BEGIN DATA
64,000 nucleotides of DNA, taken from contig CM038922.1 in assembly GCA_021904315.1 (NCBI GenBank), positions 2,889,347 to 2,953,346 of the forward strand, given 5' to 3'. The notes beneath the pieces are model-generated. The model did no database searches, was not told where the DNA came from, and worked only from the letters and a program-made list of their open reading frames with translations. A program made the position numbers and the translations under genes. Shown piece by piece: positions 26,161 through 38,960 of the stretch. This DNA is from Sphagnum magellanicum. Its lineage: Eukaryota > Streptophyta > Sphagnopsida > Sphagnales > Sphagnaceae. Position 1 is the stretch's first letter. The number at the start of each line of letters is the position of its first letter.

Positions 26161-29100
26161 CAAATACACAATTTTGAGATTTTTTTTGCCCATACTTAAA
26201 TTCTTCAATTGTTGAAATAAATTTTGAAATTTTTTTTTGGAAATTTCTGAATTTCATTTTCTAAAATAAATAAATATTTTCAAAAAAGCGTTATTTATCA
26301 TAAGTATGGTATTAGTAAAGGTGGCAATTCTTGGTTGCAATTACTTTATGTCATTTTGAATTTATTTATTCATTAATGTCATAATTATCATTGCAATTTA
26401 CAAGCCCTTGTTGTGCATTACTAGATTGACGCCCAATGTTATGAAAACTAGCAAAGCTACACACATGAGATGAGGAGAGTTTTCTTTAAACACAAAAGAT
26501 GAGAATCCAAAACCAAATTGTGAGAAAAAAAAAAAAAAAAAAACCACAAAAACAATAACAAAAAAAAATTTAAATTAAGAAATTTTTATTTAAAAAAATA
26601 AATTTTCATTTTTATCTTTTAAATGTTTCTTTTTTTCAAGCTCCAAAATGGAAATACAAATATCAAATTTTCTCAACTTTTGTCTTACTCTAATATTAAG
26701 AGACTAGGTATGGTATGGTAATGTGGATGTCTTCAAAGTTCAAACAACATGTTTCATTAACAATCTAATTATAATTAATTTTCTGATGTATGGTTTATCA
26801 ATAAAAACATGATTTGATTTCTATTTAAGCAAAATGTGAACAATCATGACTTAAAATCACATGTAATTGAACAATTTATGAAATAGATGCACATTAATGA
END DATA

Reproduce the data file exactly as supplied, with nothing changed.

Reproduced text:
64,000 nucleotides of DNA, taken from contig CM038922.1 in assembly GCA_021904315.1 (NCBI GenBank), positions 2,889,347 to 2,953,346 of the forward strand, given 5' to 3'. The notes beneath the pieces are model-generated. The model did no database searches, was not told where the DNA came from, and worked only from the letters and a program-made list of their open reading frames with translations. A program made the position numbers and the translations under genes. Shown piece by piece: positions 26,161 through 38,960 of the stretch. This DNA is from Sphagnum magellanicum. Its lineage: Eukaryota > Streptophyta > Sphagnopsida > Sphagnales > Sphagnaceae. Position 1 is the stretch's first letter. The number at the start of each line of letters is the position of its first letter.

Positions 26161-29100
26161 CAAATACACAATTTTGAGATTTTTTTTGCCCATACTTAAA
26201 TTCTTCAATTGTTGAAATAAATTTTGAAATTTTTTTTTGGAAATTTCTGAATTTCATTTTCTAAAATAAATAAATATTTTCAAAAAAGCGTTATTTATCA
26301 TAAGTATGGTATTAGTAAAGGTGGCAATTCTTGGTTGCAATTACTTTATGTCATTTTGAATTTATTTATTCATTAATGTCATAATTATCATTGCAATTTA
26401 CAAGCCCTTGTTGTGCATTACTAGATTGACGCCCAATGTTATGAAAACTAGCAAAGCTACACACATGAGATGAGGAGAGTTTTCTTTAAACACAAAAGAT
26501 GAGAATCCAAAACCAAATTGTGAGAAAAAAAAAAAAAAAAAAACCACAAAAACAATAACAAAAAAAAATTTAAATTAAGAAATTTTTATTTAAAAAAATA
26601 AATTTTCATTTTTATCTTTTAAATGTTTCTTTTTTTCAAGCTCCAAAATGGAAATACAAATATCAAATTTTCTCAACTTTTGTCTTACTCTAATATTAAG
26701 AGACTAGGTATGGTATGGTAATGTGGATGTCTTCAAAGTTCAAACAACATGTTTCATTAACAATCTAATTATAATTAATTTTCTGATGTATGGTTTATCA
26801 ATAAAAACATGATTTGATTTCTATTTAAGCAAAATGTGAACAATCATGACTTAAAATCACATGTAATTGAACAATTTATGAAATAGATGCACATTAATGA